What to Expect From Election Night TV Coverage

CBS’ John Dickerson on what the networks will—and won’t—do.

A TV studio set up for election night coverage, with pundits sitting behind a desk
Fox’s New York studio on election night 2016. Nicholas Hunt/Getty Images

On this week’s Political Gabfest, panelist John Dickerson, who will be part of CBS’ election night team, advised viewers on how to get the most out of Tuesday night’s TV coverage. This partial transcript has been edited and condensed for clarity.

David Plotz: John, as viewers we’re very accustomed to “NBC calls the state of Ohio for Donald Trump,” and then we see the electoral vote count. Are we going to see that same thing next Tuesday night? What should people be listening for as the results start to come in?


John Dickerson: You’re going to see some of that stuff, because you want to give people a sense of the pace of things to come. You want to give them a sense of control of the information flow. If you tell people about complex and potentially confusing information ahead of time, they will be able to process it a little bit better, rather than feeling like there’s just calamity and confusion coming from every direction.


There is going to be a lot of opportunity for calamity and confusion, because you’ve got countries like Iran and Russia trying to destabilize things, you’ve got the president of the United States calling the voting process into question—including this week, when he said there must be a final vote on Nov. 3, as if to suggest that if there weren’t, there would be something wrong with the election. There is never a final vote on Election Day—that’s an attempt to deceive voters.


When you have one of the participants in the election and the most well-known voice in politics in America saying things to undermine the election, that means there’s going to be a lot of destabilization on election night. So you want to try to limit that. You say, look, the night is going to be winding. There are going to be shifting storylines.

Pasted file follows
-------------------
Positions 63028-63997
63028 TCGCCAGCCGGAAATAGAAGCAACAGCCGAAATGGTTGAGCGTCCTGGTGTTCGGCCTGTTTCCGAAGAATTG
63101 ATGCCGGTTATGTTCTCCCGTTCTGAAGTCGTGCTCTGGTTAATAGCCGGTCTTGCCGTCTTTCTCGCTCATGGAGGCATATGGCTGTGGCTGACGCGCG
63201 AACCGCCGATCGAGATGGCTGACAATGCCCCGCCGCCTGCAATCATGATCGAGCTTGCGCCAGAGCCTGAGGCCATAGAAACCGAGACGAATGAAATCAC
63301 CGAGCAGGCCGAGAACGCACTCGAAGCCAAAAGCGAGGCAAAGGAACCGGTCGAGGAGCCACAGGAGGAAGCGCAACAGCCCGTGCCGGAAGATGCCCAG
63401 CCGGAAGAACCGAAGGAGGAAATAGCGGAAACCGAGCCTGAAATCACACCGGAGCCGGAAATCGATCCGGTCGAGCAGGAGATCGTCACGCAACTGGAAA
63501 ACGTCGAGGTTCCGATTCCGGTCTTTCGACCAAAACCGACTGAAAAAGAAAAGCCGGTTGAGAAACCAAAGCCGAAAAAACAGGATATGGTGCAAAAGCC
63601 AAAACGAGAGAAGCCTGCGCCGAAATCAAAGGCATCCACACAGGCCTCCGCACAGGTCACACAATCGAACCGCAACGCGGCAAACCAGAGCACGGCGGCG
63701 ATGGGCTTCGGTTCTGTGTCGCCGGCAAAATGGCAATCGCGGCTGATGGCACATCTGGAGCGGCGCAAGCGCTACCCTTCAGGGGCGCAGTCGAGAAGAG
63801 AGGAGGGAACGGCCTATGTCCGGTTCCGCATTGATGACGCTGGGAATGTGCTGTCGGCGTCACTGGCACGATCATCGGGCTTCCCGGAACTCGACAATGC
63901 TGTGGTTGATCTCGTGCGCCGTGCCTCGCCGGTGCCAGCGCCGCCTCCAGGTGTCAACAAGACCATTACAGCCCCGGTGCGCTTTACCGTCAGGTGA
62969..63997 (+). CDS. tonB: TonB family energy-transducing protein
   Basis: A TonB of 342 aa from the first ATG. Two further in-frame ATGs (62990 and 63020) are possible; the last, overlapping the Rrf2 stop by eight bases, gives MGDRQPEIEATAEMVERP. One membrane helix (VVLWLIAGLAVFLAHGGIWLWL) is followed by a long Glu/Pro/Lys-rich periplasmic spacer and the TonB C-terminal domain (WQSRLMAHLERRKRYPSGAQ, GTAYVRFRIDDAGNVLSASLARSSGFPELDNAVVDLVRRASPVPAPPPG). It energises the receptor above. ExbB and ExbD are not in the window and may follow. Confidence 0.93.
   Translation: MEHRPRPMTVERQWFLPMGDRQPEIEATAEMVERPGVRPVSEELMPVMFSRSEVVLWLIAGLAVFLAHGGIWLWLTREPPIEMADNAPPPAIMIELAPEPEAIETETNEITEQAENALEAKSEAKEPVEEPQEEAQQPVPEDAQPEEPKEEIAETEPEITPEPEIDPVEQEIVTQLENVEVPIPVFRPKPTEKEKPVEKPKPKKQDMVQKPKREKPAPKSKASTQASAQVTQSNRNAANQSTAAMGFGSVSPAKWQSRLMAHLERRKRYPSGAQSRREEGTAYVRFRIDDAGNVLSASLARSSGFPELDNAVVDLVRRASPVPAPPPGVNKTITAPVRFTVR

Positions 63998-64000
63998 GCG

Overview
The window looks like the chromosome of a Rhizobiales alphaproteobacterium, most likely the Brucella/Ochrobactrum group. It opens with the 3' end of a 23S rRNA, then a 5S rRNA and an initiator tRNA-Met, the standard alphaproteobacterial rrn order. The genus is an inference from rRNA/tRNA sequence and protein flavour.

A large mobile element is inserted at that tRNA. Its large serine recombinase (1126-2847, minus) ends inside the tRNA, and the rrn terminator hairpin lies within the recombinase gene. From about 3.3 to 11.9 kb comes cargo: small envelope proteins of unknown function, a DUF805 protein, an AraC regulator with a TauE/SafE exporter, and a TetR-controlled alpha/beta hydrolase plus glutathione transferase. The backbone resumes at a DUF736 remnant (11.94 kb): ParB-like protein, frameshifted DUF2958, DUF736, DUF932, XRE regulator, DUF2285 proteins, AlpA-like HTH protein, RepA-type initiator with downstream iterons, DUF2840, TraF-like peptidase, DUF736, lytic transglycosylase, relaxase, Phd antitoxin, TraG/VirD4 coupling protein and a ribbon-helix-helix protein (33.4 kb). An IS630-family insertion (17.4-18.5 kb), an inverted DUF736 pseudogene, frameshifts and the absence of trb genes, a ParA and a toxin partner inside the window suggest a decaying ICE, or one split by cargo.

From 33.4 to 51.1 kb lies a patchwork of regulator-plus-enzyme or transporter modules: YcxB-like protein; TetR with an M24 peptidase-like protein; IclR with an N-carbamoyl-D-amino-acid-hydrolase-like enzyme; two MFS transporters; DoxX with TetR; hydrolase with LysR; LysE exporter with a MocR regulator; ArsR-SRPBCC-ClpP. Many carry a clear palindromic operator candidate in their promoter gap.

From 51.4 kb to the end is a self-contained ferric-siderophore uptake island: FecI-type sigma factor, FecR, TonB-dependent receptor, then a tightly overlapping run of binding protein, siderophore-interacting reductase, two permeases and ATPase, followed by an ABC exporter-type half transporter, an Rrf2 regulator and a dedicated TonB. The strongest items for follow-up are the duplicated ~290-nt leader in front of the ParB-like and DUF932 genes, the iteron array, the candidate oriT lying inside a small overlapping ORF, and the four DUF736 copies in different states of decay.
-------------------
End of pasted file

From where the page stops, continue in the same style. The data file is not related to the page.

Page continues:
Eventually, though, there will be the same kind of call. Hopefully there will be less pretending. If you go back and watch some of the election night coverage in 2000 and a couple of years after that, anchors would announce the results in Massachusetts as if it were leading toward the great illumination of the night’s results. You know which way Massachusetts is going to go, and it comes in too early in the night for it to matter relative to whether a candidate is going to get to 270. But people were always speaking breathlessly about early results because they were trying to get everybody all hopped up. We need no hopping up this year. Everything is plenty hopped up on its own. So hopefully there won’t be a lot of that.


For the president, you should look at rural voters, you should look at non-college white voters, and see if he can increase his share of the vote in those two crucial areas.

For Joe Biden, you want to look at Black and Hispanic voters in particular states. Has he been able to increase his share of the vote in those states? Really interesting are Georgia, Texas, and Arizona, where, if there’s a large turnout among those minority groups, it could represent a connection between Biden and what has been a bit of a mirage for Democrats in the past, which is a turnout of the emerging American majority, the more diverse electorate that we know is in our future. Do they actually come out to vote?

Then you want to look at seniors and suburban voters, particularly suburban women. How do those groups play out in those East Coast states? We know that voters in one place tend to vote like voters in other places. So your suburban voters in the East Coast states are going to vote kind of like suburban voters in the Midwest and in the Sunbelt.

For the full episode of the Political Gabfest, in which Dickerson, Plotz, and Emily Bazelon also discuss voting accessibility and life-changing individuals, subscribe on Apple Podcasts or listen below.